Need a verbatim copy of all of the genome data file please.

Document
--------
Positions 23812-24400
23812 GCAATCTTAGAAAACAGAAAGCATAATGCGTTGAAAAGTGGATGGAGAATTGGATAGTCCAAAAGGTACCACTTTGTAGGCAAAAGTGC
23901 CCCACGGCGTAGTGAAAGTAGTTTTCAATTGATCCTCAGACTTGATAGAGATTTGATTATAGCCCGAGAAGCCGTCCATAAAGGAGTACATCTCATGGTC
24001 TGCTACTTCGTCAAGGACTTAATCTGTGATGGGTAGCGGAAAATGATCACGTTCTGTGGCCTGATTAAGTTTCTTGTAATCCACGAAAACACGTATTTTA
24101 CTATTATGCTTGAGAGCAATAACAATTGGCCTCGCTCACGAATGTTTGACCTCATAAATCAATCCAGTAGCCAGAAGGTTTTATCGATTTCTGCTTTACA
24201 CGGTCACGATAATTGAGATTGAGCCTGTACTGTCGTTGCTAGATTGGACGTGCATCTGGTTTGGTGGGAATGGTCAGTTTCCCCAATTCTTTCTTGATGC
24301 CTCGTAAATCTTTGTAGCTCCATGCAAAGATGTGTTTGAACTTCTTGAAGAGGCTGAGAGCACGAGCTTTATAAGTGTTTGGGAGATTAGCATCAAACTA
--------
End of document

Positions 23812-24400
23812 GCAATCTTAGAAAACAGAAAGCATAATGCGTTGAAAAGTGGATGGAGAATTGGATAGTCCAAAAGGTACCACTTTGTAGGCAAAAGTGC
23901 CCCACGGCGTAGTGAAAGTAGTTTTCAATTGATCCTCAGACTTGATAGAGATTTGATTATAGCCCGAGAAGCCGTCCATAAAGGAGTACATCTCATGGTC
24001 TGCTACTTCGTCAAGGACTTAATCTGTGATGGGTAGCGGAAAATGATCACGTTCTGTGGCCTGATTAAGTTTCTTGTAATCCACGAAAACACGTATTTTA
24101 CTATTATGCTTGAGAGCAATAACAATTGGCCTCGCTCACGAATGTTTGACCTCATAAATCAATCCAGTAGCCAGAAGGTTTTATCGATTTCTGCTTTACA
24201 CGGTCACGATAATTGAGATTGAGCCTGTACTGTCGTTGCTAGATTGGACGTGCATCTGGTTTGGTGGGAATGGTCAGTTTCCCCAATTCTTTCTTGATGC
24301 CTCGTAAATCTTTGTAGCTCCATGCAAAGATGTGTTTGAACTTCTTGAAGAGGCTGAGAGCACGAGCTTTATAAGTGTTTGGGAGATTAGCATCAAACTA